Hungry Jack's NBL
Free Agency Analysis: July 28
With free agency underway, NBL Media’s Liam Santamaria is taking a look at each and every signing and breaking down what it all means ahead of #NBL21.
SIGNING SNAPSHOT: TYLER HARVEY TO THE HAWKS
Signed by: The Hawks
The deal: One year
2019-20 team: ratiopharm Ulm (Germany)
2019-20 stats (per game): 10.8 points, 2.2 assists, 42.4 FG%, 38.8 3P%, 92.1 FT%
Projected role: High-scoring combo guard.
Quote: “My eyes have always been on the NBL. I’ve heard nothing but great things about it. Playing for a great coach (Brian Goorjian), a great organisation, so I felt like it was the right move for my wife and I and for my basketball career to take this opportunity.” – Tyler Harvey
My take: Okay, so this guy is a genuine bucket. I mean, anyone who has a 58-point night in the G League can really fill it up and his ability to make shots will work well alongside Deng Adel’s slashing offensive game.
A 6’4 combo guard, Harvey turned himself into something of a Steph Curry-esque scorer in college. In fact, his rise to prominence at Eastern Washington is a pretty phenomenal story as he developed from a walk-on (who redshirted his freshman year) to become the nation’s top scorer as a senior.
From there Harvey has played a couple of years in the G League as well as stops in Italy, France and, most recently, Germany where he played in both the BBL and the EuroCup.
Similarly to how the Wildcats use Bryce Cotton, I expect Harvey will play minutes at both guard spots for the Hawks throughout NBL21. He’s a shoot-first scorer – he won’t lead the league in dimes – but with his herky-jerky game he can definitely get into the paint and make plays off the bounce.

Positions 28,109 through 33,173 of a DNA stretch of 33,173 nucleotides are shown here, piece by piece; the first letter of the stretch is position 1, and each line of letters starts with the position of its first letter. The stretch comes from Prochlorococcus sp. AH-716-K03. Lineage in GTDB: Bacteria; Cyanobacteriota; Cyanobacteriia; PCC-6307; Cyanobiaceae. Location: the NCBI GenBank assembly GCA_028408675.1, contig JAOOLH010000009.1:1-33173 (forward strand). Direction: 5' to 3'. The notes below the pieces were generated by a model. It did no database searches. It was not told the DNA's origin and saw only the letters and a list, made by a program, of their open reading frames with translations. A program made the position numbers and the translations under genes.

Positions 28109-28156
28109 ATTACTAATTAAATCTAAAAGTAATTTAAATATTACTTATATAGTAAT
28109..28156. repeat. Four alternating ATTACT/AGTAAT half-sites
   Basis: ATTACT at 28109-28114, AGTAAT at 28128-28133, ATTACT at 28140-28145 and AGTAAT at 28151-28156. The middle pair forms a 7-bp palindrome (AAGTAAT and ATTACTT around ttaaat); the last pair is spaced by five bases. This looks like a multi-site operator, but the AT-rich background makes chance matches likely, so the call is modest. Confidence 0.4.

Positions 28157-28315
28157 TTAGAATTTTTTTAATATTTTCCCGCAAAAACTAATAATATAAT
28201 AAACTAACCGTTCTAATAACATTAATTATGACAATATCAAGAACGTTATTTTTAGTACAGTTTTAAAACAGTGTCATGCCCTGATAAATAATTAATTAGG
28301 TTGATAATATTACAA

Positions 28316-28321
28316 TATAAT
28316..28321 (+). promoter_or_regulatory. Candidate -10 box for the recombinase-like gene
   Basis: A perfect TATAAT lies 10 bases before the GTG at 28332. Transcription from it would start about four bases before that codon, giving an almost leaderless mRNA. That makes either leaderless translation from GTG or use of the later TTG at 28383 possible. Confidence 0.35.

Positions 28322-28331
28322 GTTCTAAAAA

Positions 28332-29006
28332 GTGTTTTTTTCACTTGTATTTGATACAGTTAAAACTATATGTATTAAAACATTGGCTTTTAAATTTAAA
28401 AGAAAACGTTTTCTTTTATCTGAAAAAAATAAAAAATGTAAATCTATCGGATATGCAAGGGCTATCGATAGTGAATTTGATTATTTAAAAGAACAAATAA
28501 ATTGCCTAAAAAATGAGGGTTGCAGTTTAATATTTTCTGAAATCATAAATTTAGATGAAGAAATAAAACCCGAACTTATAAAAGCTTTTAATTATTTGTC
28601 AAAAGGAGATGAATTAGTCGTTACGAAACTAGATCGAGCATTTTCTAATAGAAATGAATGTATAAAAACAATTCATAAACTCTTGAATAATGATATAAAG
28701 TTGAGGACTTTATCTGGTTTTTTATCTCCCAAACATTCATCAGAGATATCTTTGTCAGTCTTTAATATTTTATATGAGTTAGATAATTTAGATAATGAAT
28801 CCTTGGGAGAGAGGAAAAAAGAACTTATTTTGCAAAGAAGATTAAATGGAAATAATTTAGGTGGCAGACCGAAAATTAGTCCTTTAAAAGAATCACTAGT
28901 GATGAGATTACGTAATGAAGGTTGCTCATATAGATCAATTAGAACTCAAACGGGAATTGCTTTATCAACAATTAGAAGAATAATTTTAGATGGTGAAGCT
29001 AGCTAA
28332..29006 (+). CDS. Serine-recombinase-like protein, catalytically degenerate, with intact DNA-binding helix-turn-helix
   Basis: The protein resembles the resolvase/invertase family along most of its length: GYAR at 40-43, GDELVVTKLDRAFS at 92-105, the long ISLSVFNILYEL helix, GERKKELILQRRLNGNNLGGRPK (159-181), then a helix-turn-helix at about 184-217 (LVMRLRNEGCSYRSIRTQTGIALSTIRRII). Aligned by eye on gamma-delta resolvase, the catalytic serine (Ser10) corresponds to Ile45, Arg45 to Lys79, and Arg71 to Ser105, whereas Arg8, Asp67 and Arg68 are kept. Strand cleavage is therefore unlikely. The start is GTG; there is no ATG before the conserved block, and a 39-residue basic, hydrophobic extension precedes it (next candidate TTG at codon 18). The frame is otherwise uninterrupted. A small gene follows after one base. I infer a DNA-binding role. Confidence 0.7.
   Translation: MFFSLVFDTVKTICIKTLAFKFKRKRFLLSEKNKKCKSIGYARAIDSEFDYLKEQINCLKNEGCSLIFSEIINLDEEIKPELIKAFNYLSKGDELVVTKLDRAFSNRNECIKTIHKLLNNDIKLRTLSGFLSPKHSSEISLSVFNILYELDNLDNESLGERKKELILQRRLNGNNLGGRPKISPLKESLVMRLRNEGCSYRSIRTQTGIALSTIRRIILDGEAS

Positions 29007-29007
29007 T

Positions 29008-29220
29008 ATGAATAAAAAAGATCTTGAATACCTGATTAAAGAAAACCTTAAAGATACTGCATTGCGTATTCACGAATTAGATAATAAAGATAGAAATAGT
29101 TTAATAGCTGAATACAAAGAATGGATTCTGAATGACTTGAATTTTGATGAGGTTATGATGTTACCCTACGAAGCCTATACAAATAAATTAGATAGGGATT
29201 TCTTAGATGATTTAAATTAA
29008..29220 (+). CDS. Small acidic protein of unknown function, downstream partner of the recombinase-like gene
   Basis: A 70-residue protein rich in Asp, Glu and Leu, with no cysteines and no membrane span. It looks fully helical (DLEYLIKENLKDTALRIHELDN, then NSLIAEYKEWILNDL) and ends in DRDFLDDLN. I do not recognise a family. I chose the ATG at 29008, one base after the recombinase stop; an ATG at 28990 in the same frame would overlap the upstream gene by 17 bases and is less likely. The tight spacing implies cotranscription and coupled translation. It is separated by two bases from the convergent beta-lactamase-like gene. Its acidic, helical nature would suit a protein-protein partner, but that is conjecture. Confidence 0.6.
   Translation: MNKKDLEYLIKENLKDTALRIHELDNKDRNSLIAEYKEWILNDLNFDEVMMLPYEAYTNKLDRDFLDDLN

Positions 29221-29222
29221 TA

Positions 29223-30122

What Harvey does best is make shots and, if Goorjian gives him the green light, he has the potential to lead the league in scoring. Will he? Well that’ll come down to consistency, something that’s been a little bit of a question mark over his pro career thus far. He’ll almost certainly win a few games for the Hawks off his own hot hand – kind of like how John Roberson did for the Phoenix last year. If he can fill it up night after night, the Hawks will have landed themselves a stud.
SIGNING SNAPSHOT: YANNI WETZELL TO SOUTH EAST MELBOURNE PHOENIX
Signed by: South East Melbourne Phoenix
The deal: Two years (player option final year)
2019-20 team: San Diego State University
2019-20 stats (per game): 11.6 points, 6.5 rebounds, 59.2 FG%, 31.8 3P%, 64.2 FT%
Projected role: Back-up big.
Quote: “We just feel like the sky’s the limit with the kid. He’s going to come in and be able to contribute straight away but also down the line he’s going to be an even better player and I feel like his impact on the game is going to be rather large for us.” – Simon Mitchell (SEM Phoenix head coach)
My take: This signing will fly under the radar but it’s actually a sneaky-good one by South East Melbourne. A 6-foot-10 big man with plenty of upside, Wetzell projects to become a really good pro.
After an impressive senior year of college ball, a number of NBL teams have been chasing the young Kiwi – including, of course, the Breakers – and there was a growing belief among some that he was likely to head to Europe. Thankfully, however, he’s chosen to begin his pro career in the NBL.
Wetzell plays with great energy, sets hard screens, runs the floor tremendously well and can get out and slide his feet as a pick-and-roll defender. He also has good touch and possesses an effective stroke from long range. I mean, it takes him a while to get his shot off but he can definitely knock it down.
It’s worth noting, too, that the 24-year-old only began playing organised ball when he was 17. It was then that he shifted his focus from Tennis, a sport in which he’d received a world junior ranking. With that in mind, Wetzell’s potential for growth is actually really intriguing. I see shades of a young Aron Baynes in how he goes about it, particularly in terms of his motor and the honest effort he gives at both ends of the floor.
Wetzell will come off the bench to begin next season but will likely see minutes at both the four and the five over the course of the year. How many minutes? We’ll have to wait and see how the rest of SEM’s roster shakes out. One thing I’m confident of: in three or four years this guy is going to be really, really good.